3 years on, Bong Go still wrongly thinks CHR ‘protects’ only criminals

Jodesz Gavilan
Commission on Human Rights Chairperson Chito Gascon says they are mandated to remind the government to punish criminals 'in accordance with the rule of law'

BONG GO. Senator Bong Go interpellates the 2020 budget of the Commission on Human Rights (CHR) and directly questions CHR chairman Chito Gascon on November 18, 2019. Photo by Angie de Silva/Rappler

Halfway through the administration and after numerous explainers on the issue, Senator Christopher “Bong” Go still wrongly thinks the Commission on Human Right (CHR) protects only criminals. 

During the plenary deliberations on the CHR’s budget for 2020, the former special assistant to President Rodrigo Duterte complained about the alleged treatment by the Commission of policemen accused of committing human rights violations under the administration’s violent and bloody war on drugs. 

To emphasize his point, the senator even played a 15-minute video highlighting alleged victims of crimes, the efforts of government agencies against illegal drugs, ending with a clip of Duterte proclaiming that he will be happy to die to protect the next generation. 

Go went as far as asking CHR Chairperson Chito Gascon to choose between two completely not mutually exclusive things: “Anong mas importante sa inyo, buhay ng inosenteng Filipino o buhay ng kriminal (What’s more important to you, the lives of innocent Filipinos or the lives of criminals)?”

Go even asked the Senate to suspend its rules, to allow Gascon to directly answer his question.

Replying, Gascon said that all Filipinos are covered by the Bill of Rights as established in the 1987 Philippine Constitution. (READ: Hate human rights? They protect freedoms you enjoy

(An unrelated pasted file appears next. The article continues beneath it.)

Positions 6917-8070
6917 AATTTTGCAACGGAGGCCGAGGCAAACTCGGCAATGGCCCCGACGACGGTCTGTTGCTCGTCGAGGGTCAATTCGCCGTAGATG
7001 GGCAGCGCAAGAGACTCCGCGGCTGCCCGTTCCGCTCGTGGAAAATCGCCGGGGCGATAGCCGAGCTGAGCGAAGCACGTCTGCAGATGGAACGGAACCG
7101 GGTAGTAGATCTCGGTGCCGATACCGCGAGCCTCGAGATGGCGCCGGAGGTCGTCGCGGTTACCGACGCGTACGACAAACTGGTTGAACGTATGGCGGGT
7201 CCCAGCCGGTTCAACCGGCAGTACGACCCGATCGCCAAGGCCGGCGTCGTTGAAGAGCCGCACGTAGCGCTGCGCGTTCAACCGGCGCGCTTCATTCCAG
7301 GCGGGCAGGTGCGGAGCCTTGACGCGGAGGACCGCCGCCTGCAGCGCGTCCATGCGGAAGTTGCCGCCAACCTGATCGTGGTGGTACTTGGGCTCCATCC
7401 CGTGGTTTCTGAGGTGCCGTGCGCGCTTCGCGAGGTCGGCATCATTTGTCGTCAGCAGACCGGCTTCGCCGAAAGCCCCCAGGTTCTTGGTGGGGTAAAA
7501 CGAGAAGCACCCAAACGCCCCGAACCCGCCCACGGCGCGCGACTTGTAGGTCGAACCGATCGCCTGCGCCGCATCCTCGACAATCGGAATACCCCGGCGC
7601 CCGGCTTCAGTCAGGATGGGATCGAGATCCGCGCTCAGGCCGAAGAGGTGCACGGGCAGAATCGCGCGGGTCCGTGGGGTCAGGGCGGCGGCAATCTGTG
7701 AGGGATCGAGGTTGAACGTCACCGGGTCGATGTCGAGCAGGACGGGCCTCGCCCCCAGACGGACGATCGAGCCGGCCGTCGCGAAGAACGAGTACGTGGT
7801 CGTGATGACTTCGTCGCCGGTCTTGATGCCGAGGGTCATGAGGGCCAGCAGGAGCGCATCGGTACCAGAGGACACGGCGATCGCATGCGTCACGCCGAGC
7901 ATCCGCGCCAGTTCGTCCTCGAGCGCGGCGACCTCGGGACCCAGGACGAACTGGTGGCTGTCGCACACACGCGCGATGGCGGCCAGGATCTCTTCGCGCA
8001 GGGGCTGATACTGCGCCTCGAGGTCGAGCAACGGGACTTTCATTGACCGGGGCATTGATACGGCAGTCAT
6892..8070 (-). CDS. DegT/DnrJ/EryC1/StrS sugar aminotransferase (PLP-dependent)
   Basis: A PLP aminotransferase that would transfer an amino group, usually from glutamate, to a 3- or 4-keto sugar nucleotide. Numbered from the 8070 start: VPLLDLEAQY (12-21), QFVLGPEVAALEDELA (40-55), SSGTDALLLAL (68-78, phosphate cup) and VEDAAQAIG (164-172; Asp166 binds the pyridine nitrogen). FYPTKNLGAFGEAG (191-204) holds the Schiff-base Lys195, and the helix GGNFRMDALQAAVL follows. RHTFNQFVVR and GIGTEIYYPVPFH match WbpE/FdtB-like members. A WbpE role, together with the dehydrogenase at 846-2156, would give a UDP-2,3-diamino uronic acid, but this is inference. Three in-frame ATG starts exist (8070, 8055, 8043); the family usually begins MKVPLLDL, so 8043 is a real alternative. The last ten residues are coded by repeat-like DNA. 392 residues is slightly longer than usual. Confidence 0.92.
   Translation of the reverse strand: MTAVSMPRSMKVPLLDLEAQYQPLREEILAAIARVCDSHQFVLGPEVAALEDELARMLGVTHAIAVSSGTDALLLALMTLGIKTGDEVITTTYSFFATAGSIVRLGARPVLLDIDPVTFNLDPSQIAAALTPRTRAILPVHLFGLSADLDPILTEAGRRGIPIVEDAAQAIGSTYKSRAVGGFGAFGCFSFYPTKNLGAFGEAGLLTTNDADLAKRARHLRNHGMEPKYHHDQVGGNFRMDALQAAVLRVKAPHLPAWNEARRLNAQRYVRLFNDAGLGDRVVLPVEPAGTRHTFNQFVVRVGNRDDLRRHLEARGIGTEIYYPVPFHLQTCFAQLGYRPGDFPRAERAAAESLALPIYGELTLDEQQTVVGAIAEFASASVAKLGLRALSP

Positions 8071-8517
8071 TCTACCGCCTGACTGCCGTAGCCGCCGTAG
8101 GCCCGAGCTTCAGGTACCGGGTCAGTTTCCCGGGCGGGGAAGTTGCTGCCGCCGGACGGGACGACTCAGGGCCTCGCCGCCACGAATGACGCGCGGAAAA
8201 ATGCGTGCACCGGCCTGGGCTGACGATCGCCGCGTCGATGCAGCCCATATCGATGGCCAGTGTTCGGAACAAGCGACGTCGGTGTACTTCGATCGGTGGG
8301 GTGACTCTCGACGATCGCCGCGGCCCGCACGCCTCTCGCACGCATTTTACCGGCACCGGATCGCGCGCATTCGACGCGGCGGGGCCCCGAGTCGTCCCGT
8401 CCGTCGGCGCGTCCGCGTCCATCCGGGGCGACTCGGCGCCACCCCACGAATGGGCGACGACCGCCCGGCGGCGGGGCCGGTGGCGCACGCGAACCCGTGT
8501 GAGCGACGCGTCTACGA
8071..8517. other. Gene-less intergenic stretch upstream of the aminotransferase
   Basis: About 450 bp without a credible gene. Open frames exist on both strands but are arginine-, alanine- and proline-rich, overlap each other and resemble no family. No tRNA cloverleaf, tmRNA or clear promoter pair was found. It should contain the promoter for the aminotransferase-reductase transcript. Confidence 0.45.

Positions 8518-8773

Ang biktima ay may karapatan po sila, ang mga salarin, suspected criminals, sang-ayon po sa ating bill of rights, ay may minimum treatment required,” he said. “Ang aming pakay ay mapaalala sa ating mga partners sa gobyerno na gawin nito ang kanilang maaaring gawin sang-ayon sa batas.”

(Based on our bill of rights, victims, criminals, suspected criminals require minimum treatment. Our objective is to remind our partners in government that they should do what they can in accordance with the law.) 

“All persons are guaranteed rights to due process…so if there’s a crime, then definitely the state must move in to punish the criminal, but the criminal must be punished in accordance with the rule of law,” Gascon added. 

Established under the 1987 Philippine Constitution, the CHR is an independent body that ensures the protection of human rights as guaranteed by the Bill of Rights. It conducts investigations and also provides assistance and legal measures for the protection of these rights, as guided by Section 18, Article XIII.

Go’s line of questioning isn’t new. It has been the same message that Duterte and his allies have used against the CHR since 2016, mostly as retribution for its criticism of the drug war. 

The President, based on his speeches throughout the years, painted the CHR as a hindrance to the administration’s promise of change, even going as far as openly threatening human rights advocates. (READ: Human rights: How to deal with Duterte, the biggest challenge?

Until when will administration allies intentionally sell the idea that protecting innocent lives and respecting human rights cannot coexist? The public can only speculate.  – Rappler.com

Jodesz Gavilan

Jodesz Gavilan is a writer and researcher for Rappler and its investigative arm, Newsbreak. She covers human rights and also hosts the weekly podcast Newsbreak: Beyond the Stories. She joined Rappler in 2014 after obtaining her journalism degree from the University of the Philippines.